writing and staying in the same place, and you just like, basically wake up and eat and… I’ve only been to one or two [laughs], but all you do is wake up and eat, all you think about is like, what you’re going to make. It’s really refreshing ’cause when you’re at home, writing, you’re thinking about making an album, but you’re also thinking about like, how you need to do laundry [laughs], or you need to buy some more bread or milk, or whatever, or how you need to get new batteries for your remote [laughs]. It just sort of takes away that everyday admin brain, and I think sometimes your creative brain is such a specific world that you live in when you’re creating, and your admin brain sometimes takes up some room. And so, whenever we go on these camps that are like, just 100 per cent the designated time to be just in music world and just in writing world, I find it really inspiring. And they usually have been in places that are new, and there’s nature, usually, and it’s just like, this little thing that picks you up and lifts you out of your everyday world and like, puts you into this new environment that you can feed off and draw inspiration from, which I think is really important, especially when you’re working on your fourth album and you’re like, ‘what to say now…’.

MF: That sounds so fun, and like such an interesting thing to experience!

GN: Yeah, and there’s always a lot of people that are very similar to you when it comes to like, the way that they process the world and the way that they need music to make sense of everything, and you end up having really important conversations, really inspiring conversations, as well as writing really cool music. I’m just all for writing camps. I’ll be the poster girls [laughs].

MF: I love that, the whole connecting with people thing. It’s one of my favourite things about life, like when you just find people that are so much like you, it’s just the best!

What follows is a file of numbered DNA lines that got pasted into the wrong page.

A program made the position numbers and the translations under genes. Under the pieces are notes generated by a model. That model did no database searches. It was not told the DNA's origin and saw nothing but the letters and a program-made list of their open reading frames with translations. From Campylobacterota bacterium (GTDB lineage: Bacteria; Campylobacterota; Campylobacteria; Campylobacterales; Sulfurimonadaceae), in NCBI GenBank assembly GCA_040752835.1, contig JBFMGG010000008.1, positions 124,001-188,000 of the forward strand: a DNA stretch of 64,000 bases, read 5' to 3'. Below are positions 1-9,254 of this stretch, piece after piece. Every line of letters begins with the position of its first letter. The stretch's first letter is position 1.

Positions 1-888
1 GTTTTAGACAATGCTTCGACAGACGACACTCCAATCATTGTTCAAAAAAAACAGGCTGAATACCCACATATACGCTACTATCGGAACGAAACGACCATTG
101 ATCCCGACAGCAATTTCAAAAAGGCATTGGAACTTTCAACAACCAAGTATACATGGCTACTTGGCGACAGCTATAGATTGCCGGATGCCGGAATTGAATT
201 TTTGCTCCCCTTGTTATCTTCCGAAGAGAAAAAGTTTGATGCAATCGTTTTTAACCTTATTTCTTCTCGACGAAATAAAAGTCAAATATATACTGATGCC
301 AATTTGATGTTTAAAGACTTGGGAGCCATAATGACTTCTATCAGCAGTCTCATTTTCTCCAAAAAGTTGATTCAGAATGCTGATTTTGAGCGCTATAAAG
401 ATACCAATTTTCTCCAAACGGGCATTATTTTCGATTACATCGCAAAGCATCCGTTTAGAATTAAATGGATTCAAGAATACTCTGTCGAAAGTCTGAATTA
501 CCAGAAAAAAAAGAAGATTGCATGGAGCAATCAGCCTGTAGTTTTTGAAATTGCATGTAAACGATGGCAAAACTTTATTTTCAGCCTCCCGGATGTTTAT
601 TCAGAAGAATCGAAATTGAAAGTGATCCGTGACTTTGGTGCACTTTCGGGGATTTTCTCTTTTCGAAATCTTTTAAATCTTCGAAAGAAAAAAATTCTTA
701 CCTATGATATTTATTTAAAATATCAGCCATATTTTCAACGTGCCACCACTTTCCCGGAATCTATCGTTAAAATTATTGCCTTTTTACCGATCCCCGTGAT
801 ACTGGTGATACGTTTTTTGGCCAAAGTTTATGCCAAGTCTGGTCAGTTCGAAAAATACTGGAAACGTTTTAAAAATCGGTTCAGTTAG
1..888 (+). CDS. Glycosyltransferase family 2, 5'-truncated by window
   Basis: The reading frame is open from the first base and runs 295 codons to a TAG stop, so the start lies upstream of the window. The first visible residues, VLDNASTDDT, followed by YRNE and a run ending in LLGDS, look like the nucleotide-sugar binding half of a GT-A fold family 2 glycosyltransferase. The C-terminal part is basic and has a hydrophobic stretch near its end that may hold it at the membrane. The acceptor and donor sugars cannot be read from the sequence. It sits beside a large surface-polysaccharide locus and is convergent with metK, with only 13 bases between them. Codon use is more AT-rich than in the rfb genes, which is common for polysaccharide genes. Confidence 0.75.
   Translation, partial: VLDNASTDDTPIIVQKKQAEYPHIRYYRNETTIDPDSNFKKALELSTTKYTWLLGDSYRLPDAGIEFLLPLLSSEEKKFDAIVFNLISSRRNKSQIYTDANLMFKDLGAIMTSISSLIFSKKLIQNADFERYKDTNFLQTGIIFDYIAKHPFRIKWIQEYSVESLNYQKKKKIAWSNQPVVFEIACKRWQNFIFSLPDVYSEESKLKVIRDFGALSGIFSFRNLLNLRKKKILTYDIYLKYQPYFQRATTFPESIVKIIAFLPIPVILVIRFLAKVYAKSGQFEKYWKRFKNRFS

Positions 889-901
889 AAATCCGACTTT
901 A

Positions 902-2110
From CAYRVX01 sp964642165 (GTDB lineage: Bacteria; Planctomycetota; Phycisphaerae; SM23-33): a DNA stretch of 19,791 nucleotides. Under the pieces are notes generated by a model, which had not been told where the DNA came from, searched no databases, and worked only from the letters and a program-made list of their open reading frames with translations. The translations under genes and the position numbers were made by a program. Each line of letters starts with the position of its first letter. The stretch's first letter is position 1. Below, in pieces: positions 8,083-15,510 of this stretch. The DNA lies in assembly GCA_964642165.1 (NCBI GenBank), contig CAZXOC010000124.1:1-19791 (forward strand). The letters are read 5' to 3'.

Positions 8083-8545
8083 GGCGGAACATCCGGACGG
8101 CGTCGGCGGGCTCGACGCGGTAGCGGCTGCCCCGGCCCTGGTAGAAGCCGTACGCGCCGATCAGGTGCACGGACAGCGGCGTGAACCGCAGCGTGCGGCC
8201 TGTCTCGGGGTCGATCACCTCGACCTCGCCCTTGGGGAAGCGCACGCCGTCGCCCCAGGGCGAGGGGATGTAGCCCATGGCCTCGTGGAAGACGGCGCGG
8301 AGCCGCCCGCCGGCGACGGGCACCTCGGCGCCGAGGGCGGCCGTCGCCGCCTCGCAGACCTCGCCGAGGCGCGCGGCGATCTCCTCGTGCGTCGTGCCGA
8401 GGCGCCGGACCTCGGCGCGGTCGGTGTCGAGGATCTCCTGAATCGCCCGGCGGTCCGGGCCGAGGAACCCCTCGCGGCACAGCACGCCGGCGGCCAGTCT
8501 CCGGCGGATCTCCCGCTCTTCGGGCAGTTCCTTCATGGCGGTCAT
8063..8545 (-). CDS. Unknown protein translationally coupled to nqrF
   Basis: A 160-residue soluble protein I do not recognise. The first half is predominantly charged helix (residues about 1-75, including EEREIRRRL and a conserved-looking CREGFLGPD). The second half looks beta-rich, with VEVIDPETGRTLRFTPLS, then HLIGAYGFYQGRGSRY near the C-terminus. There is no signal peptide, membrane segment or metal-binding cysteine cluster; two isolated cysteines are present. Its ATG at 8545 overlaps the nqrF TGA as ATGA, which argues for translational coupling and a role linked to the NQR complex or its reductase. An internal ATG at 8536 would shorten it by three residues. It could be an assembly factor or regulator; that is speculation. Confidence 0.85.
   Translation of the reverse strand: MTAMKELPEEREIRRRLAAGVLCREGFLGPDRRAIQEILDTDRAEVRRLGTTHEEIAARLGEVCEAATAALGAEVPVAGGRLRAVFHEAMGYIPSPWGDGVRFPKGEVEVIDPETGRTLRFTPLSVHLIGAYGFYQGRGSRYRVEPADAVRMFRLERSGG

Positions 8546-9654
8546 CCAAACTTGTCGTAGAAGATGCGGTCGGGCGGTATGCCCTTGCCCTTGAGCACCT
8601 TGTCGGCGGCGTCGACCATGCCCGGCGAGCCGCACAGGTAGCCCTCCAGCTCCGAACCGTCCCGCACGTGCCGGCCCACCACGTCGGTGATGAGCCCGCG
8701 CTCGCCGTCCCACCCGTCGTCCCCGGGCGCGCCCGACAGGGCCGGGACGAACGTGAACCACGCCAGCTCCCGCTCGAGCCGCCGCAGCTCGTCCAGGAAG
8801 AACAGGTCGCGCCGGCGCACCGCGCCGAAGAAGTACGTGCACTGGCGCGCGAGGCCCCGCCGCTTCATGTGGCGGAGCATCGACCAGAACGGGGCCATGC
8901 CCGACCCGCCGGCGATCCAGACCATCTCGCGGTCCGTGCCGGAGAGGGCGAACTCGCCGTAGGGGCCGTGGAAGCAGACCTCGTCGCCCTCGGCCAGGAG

GN: I think like, in your everyday life you’re faced with all this information. Like, I feel like you just
look on your phone in the morning and you hear 1000 articles about how everybody is at war or at odds or thinking differently, and there’s always so much concentration on how we’re different as people, that like, when you find those connections where you’re like, ‘oh my god, we’re so similar!’, it’s just like, it’s really comforting.

MF: No, for sure! So, what artists are you listening to at the moment?

GN: I went to the best show I’ve ever been to in my entire life recently. This chick Kazu, who used to be in a band called Blonde-Redhead – and I never really listened to Blonde Redhead at all – but she’s under the same publisher as us, and our publisher was like, ‘you should check out this artist Kazu, and go to her show’. And so, my brother and I and a couple of our friends went and we were just like ‘cool, don’t really know what to expect’, it’s pretty like, experimental and like, very emotional music. Man, we went to that show and honestly, my jaw was on the ground the whole time, and people were looking around at each other just like, laughing at how good it was [laughs]. Just strangers turning to one another being like, ‘what?!’. It was so good! And another guy, his artist project is called Hether. Just got introduced to that new EP, it’s called Hether Who? and it is so, so good. It’ a really perfect summer EP, actually, so everybody should look that up!

MF: Thank you for the recommendations! Reflecting on 2019, what have been some of your favourite moments?

GN: 2019 I think like, has been a really big personal growth year for both me and Caleb, and I think that will reflect in the new music that we’re making, but to be honest, a lot of it has been like… I mean, Caleb’s 27, I’m 25, I feel like we’re going through another puberty [laughs]. Like, your mid- twenties puberty. It’s been a lot of internal transformations and really trying to understand how we can take what we’ve learned to people, and like, express it through art and use music to help ourselves process really hard times that we’re going through or transitions that we’re going through, and trying to like, connect with everything through music and use music to connect with other people.